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Opposition Fires Volley in Slots Issue

May 29th, 2009 by admin · 8 Comments

Let’s be clear on this. Most people in Kentucky won’t really be affected if a few of the state’s racetracks offer slot machines as a way to gamble. It’s one of those issues, like watching certain shows on TV, that you can choose to ignore if you want.

But opponents of slots aren’t going to allow state government to pass slots legislation without a fight. Yesterday, Kent Ostrander of the Family Foundation made the media rounds threatening to sue before the first slot machine is installed at Churchill Downs.

Meanwhile, KEEP is putting on the pressure with a statewide ad campaign. There are dire predictions for the horse racing industry. A forecasting group is expected to announce today that there will a $1 billion state budget deficit. Really dramatic cuts are coming, and they will include layoffs.

The state is running out of options, given the absolute refusal to raise taxes.   We’ve been talking about this for 15 years, and haven’t really made any progress. It’s time for the state to do something.

Tags: Economy · Ethics · Gambling · Horse Industry · State Government

8 responses so far ↓

  • 1 Steve Magruder (I, not D or R) // May 29, 2009 at 12:33 pm

    Two points:

    1) The opposition to expanded gaming doesn’t just come from the bible thumpers, or the right. It also comes from the left, from those who don’t like gambling’s effects on the poor. And it also comes from the center, who believe that gambling is unproductive false economy, and that government and the horse industry should become more creative about ways to enhance revenues.

    2) The horse industry’s campaign is not merely through commercials. They are also getting corporate news outlets to produce so-called news reports heavily, if not totally biased in their favor. News outlets like WHAS are hardly letting any of the opposition voice their viewpoints, and when they do, they pretend that it’s only the bible thumpers who oppose it, as if the only reasons to oppose it are morality-based.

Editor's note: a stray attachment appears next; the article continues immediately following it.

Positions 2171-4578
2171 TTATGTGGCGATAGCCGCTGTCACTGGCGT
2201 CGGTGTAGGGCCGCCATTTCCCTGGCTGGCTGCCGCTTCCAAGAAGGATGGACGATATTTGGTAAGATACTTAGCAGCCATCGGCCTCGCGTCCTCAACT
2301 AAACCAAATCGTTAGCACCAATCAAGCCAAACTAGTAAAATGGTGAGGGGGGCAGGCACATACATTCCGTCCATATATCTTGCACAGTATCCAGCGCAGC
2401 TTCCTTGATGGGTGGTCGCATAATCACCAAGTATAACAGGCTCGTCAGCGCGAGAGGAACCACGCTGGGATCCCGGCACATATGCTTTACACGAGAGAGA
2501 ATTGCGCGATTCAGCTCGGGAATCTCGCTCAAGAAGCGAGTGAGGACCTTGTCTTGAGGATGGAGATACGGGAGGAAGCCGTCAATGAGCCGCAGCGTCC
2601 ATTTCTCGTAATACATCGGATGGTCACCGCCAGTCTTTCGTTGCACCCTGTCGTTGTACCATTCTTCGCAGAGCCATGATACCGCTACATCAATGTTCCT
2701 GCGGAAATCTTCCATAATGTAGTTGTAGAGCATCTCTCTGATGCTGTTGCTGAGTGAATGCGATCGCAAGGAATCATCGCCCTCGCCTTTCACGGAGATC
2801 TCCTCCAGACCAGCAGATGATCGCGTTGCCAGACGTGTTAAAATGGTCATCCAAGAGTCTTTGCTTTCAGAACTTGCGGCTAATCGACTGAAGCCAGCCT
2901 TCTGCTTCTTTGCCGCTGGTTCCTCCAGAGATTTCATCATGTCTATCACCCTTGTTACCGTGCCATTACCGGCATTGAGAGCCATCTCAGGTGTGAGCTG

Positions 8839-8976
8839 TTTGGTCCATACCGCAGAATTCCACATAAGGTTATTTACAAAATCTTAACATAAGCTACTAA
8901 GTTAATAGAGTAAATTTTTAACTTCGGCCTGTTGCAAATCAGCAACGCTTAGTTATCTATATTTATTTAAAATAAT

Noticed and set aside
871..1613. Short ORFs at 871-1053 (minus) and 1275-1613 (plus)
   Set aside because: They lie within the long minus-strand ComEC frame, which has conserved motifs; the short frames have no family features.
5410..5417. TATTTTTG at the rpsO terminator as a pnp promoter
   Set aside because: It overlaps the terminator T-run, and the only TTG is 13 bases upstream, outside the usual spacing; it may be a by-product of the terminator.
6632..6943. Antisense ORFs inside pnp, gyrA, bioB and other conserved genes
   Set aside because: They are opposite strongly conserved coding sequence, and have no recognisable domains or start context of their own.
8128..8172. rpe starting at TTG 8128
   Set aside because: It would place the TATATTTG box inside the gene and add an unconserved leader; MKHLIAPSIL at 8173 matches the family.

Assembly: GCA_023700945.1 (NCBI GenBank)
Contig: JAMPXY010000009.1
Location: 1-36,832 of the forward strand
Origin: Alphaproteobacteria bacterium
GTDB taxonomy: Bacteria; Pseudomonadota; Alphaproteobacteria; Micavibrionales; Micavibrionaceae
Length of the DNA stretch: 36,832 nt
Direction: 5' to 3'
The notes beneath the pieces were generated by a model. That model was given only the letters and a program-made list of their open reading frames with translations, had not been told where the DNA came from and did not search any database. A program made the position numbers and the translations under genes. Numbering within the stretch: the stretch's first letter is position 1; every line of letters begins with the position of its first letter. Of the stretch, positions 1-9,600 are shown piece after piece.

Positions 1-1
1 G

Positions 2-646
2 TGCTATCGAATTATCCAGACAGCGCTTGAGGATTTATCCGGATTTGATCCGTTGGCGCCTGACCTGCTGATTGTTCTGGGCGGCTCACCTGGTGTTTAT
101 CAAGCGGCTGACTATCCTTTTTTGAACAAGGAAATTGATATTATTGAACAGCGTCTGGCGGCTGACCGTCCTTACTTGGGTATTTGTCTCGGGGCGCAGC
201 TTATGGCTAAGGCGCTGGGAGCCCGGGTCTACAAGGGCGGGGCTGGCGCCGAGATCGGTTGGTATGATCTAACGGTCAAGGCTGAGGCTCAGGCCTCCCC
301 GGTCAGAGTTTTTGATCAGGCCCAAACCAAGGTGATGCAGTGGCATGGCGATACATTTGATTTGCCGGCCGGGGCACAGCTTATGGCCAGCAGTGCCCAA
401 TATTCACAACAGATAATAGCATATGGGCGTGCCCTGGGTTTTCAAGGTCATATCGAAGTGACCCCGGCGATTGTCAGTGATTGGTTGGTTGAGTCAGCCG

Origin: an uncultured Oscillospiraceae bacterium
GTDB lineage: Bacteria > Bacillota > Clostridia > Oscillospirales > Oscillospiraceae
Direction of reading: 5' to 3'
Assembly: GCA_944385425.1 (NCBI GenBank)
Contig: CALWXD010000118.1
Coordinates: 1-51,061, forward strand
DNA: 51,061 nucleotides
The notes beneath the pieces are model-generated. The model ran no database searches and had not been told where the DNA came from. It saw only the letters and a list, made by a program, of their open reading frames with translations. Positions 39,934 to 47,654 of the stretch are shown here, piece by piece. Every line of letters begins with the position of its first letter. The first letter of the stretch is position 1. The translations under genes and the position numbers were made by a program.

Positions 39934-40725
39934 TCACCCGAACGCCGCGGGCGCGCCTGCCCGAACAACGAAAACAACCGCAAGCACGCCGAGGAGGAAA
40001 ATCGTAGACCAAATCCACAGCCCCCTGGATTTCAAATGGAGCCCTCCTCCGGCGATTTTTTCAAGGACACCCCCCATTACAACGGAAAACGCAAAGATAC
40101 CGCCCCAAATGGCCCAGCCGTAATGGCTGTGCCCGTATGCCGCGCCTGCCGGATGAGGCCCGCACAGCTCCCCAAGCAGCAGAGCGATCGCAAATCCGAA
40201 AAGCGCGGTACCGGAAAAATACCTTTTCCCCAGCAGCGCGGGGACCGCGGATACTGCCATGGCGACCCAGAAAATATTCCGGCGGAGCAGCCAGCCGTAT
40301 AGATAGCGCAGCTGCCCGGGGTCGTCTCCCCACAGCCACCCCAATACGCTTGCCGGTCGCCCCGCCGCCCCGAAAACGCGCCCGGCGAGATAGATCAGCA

• 2 Meve Stagruder // May 29, 2009 at 1:22 pm

    I don’t care who you are or what “side” you represent, I find it hilarious that we are even debating adding gambling to a gambling facility. WHO CARES? You are saying I can stand at a window and give a person $5 on a bloody horse but I can’t turn around and stick $5 in a stupid slot machine? We have horse racing, lottery tickets, Indiana and a little something called “The Internet” that will all let you piss your money away if you want.
    There are very few things people outside of Kentucky know about our state, one is Churchill Downs. Just about every time we have out-of-town guests visit they want to go see Churchill Downs. Now I will have to explain to them that we let it go under because we didn’t want gambling at a horse track.

  • 3 KyGuy // May 29, 2009 at 2:22 pm

    There may be some opposition that’s not morality based, but most of the push against it comes from the thumpers through politicians who are eager to pander to them. Magruder – exactly what creative ways to enhance revenues would you suggest to the Downs? They seem to be pretty creative already and it’s not enough. They need to enhance the gambling to entice more gamblers from other venues. This opposition to gambling has been used as a wedge issue and is just an adjunct to gays, guns and god tactics that have held the state back for years.

  • 4 Steve Magruder (I, not D or R) // May 29, 2009 at 5:42 pm

    I am no longer responding to those who don’t give real names. As soon as I see them, I’ll happily respond back.

  • 5 Meve Stagruder // May 29, 2009 at 7:04 pm

    Lame.

  • 6 Crutnacker // May 30, 2009 at 1:10 am

    Since I’m running for mayor, maybe I should make this an issue.

    As a long time Churchill fan, I can vouch for the fact that the races there are getting less and less competitive and have smaller fields.

    As has been written elsewhere (or maybe here) other states WITH casino gaming are able to offer better purses, which is more attractive, especially in a risky industry.

    Churchill could fancy up, offer better facilities, lower food prices, and everything else, but at the end of the day, it would be a bit like making the world’s greatest 8-Track player. If you can’t get the product (quality horses in number) to run multiple races a day, the track cannot make profits like it used to or like other gambling facilities.

  • 7 bild // May 30, 2009 at 12:06 pm

    Couldn’t agree with Meve Stagruder or Crutnacker more.

  • 8 Cantinflas // Jun 1, 2009 at 2:02 pm

    Offer midget car racing in between horse races. Then I’d go…or care…

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